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The NFL preseason is winding down. The NHL preseason begins in three weeks, the NBA preseason in a little more than a month. Even Major League Baseball spring training is in the news as everyone tries to determine whether Buster Posey’s hip will be mended by the time mitts start popping in 2019.

It’s an appropriate time to compare the preseason action of the various pro sports leagues. Or even rank them:

1. MLB

Spring training isn’t Baseball Lite or a prologue to the real game. It’s an entity unto itself, and not necessarily an inferior one. It is a more casual, more intimate, more nostalgic version of the MLB season to follow, and it is strangely beautiful.

Yes, split squads are weird, and as in other sports you are, in part, watching players who won’t figure largely in the team’s plans that season. But baseball separates itself with an emphasis on individuality. You can take a pitcher like Mike Fiers, send him from Detroit to Oakland in August, plug him into his new surroundings, and it’s like the only thing that has changed is the uniform. He’s the same Mike Fiers.

Likewise, when you’re watching Madison Bumgarner or Matt Chapman in the spring, they are mostly their real selves. You know they might be working on a certain pitch or fiddling with the batting stance. Their statistics don’t mean much. But they aren’t as reliant on scheme or the play of teammates as basketball and football players are. March Bumgarner doesn’t look all that different from August Bumgarner.

More than that, the format of spring training is a delight. Preseason ball in a regular-season stadium feels bush league. MLB avoids the hollowness by moving everything off-site and clustering professional clubs like Little League teams.

It’s brilliant. A little baseball vacation in Phoenix for chilled-to-the-bone Brewers fans? Yes, please! And the baseball parks of Arizona and Florida aren’t cheaper, smaller versions of MLB parks. They are little pieces of Americana with old-fashioned advertisements on the outfield wall and fans close enough to the action (and modest enough in number) that Bryce Harper can hear their taunts.

MLB’s opening day brings some jitters to die-hard baseball fans. But when was the last time you heard someone complaining that spring training was dragging on forever?

2. NHL

Full disclosure: I’ve never seen an NHL preseason game. Sorry. But it has to be better than…

3. NBA

The NBA tries to have it both ways, with Summer League games featuring young, developing players and preseason games with full squads. The full package is pretty meh.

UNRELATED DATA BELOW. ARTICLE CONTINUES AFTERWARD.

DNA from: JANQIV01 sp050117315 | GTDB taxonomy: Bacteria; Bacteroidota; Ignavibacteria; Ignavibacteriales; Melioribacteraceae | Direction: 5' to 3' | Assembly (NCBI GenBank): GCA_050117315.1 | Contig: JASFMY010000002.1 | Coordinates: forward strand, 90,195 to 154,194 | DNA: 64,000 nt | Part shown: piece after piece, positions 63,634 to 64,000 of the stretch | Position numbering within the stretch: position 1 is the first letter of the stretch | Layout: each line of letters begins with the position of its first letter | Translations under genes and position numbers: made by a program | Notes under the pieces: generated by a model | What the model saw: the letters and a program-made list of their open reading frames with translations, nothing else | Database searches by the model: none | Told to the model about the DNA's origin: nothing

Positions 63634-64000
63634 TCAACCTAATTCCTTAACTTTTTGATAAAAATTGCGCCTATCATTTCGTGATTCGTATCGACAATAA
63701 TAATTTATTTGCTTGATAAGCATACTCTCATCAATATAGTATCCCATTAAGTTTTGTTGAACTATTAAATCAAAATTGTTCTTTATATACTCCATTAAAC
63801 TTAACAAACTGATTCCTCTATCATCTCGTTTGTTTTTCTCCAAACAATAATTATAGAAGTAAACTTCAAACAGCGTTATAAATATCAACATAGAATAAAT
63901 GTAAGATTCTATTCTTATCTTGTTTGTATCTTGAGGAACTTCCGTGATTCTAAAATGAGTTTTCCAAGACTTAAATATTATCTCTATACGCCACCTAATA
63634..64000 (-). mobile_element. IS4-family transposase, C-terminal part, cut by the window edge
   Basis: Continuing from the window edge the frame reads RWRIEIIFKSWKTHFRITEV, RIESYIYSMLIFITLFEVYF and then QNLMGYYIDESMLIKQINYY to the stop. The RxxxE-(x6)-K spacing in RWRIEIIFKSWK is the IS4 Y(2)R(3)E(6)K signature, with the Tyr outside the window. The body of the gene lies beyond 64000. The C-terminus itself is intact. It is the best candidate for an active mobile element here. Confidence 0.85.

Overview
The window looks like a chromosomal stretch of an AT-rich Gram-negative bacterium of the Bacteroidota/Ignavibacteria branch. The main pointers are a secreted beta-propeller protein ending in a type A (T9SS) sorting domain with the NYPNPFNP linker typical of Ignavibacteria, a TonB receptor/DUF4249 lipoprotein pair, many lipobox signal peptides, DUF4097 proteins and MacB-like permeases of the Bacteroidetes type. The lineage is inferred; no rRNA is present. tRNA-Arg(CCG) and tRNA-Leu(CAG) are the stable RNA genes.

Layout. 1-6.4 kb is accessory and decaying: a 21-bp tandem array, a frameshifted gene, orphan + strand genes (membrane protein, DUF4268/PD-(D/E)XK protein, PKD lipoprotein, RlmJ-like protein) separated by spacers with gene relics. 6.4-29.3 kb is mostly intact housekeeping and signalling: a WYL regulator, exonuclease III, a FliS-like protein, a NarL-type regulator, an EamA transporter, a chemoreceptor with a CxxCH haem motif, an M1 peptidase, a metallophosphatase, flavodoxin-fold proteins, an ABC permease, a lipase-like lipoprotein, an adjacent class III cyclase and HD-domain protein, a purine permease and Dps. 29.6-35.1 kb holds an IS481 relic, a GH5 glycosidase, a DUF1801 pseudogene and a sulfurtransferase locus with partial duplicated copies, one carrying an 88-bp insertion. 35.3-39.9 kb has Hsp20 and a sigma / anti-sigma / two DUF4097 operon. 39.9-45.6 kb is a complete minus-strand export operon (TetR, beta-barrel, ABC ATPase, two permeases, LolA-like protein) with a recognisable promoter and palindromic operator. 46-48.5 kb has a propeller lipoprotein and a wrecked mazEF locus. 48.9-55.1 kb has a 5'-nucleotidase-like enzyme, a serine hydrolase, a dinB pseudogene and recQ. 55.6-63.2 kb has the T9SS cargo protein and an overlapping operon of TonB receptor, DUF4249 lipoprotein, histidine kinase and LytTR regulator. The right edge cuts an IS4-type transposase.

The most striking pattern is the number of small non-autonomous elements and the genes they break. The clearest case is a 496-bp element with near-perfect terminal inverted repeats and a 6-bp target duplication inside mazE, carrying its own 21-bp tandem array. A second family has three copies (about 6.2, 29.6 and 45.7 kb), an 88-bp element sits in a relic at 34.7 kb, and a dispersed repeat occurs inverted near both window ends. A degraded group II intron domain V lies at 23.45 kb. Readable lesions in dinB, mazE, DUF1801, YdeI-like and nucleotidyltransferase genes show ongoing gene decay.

Summer League has its moments, especially when the games move to Las Vegas. But you have to be a real basketball addict to get hyped about Warriors games in which the standout players are Marcus Derrickson and J.P. Tokoto. It’s strictly for wonks.

The true NBA preseason isn’t dreadful. Basketball doesn’t have the same plug-and-play, every-man-for-himself quality as baseball, but individuals do stand out as they show off their skills. And the big names play in the first half of October. Stephen Curry averaged 24 minutes in four preseason games last year; Kevin Durant averaged 19. If you plunk down money for an NBA preseason game, you will see the stars doing their thing.

The problem is that no-stakes basketball is fairly terrible. The players look like they’re just going through the motions. That isn’t a problem in baseball, because half of baseball IS going through motions — getting the sign from the catcher, adjusting the batting gloves, getting a new ball from the umpire after a foul tip. Basketball demands more energy, and preseason games don’t deliver it.

One great thing about the NBA preseason: It’s blessedly short. The Warriors will play just five practice games this year.

4. NFL

Take those other preseasons and jam them through a sieve that filters out all of the fun, and you have the NFL in August. Half-assed football in half-filled stadiums that keeps us half-interested, at best.

The Hall of Fame Game, the NFL’s annual kickoff, comes upon us like a freak hailstorm when it’s 100 degrees outside and we’re on our way to the beach. It’s too soon. It’s all wrong for the violent game of football.

The sidelines are bloated with names you didn’t know before, and will have forgotten in two months. The rosters are so big that they have to double up some jersey numbers. It’s not uncommon to have two guys on the same team both wearing No. 47, running side by side as they chase a punt returner.

The big problem lies in football’s complexity. It’s simply impossible to showcase a Jimmy Garoppolo or a Marshawn Lynch in a vacuum. He must be surrounded with 10 teammates, all of whom are trying to execute precise assignments in tight coordination. By October, they get there and it’s a thing of beauty. In August it is frequently a clown show of dropped snaps, penalties and pratfalls.

The intricacy of the plays, combined with the legendary paranoia of football coaches, results in slimmed-down playbooks from which many of the Xs and Os have been redacted. Preseason football is an endless loop of off-tackle runs and screen passes.

And so the games are interminable. The Raiders-Packers contest I attended Friday night officially ran 3 hours, 14 minutes. But it felt as though they were playing for days, Connor Cook matching DeShone Kizer incompletion for incompletion until they had to give up the field because the A’s were returning from a road trip.

There’s no denying it. The NFL preseason is a travesty. The good news? It will be over in another week. Also, pitchers and catchers report in 173 days.

You can reach columnist Phil Barber at 707-521-5263 or phil.barber@pressdemocrat.com. Follow him on Twitter: @Skinny_Post.

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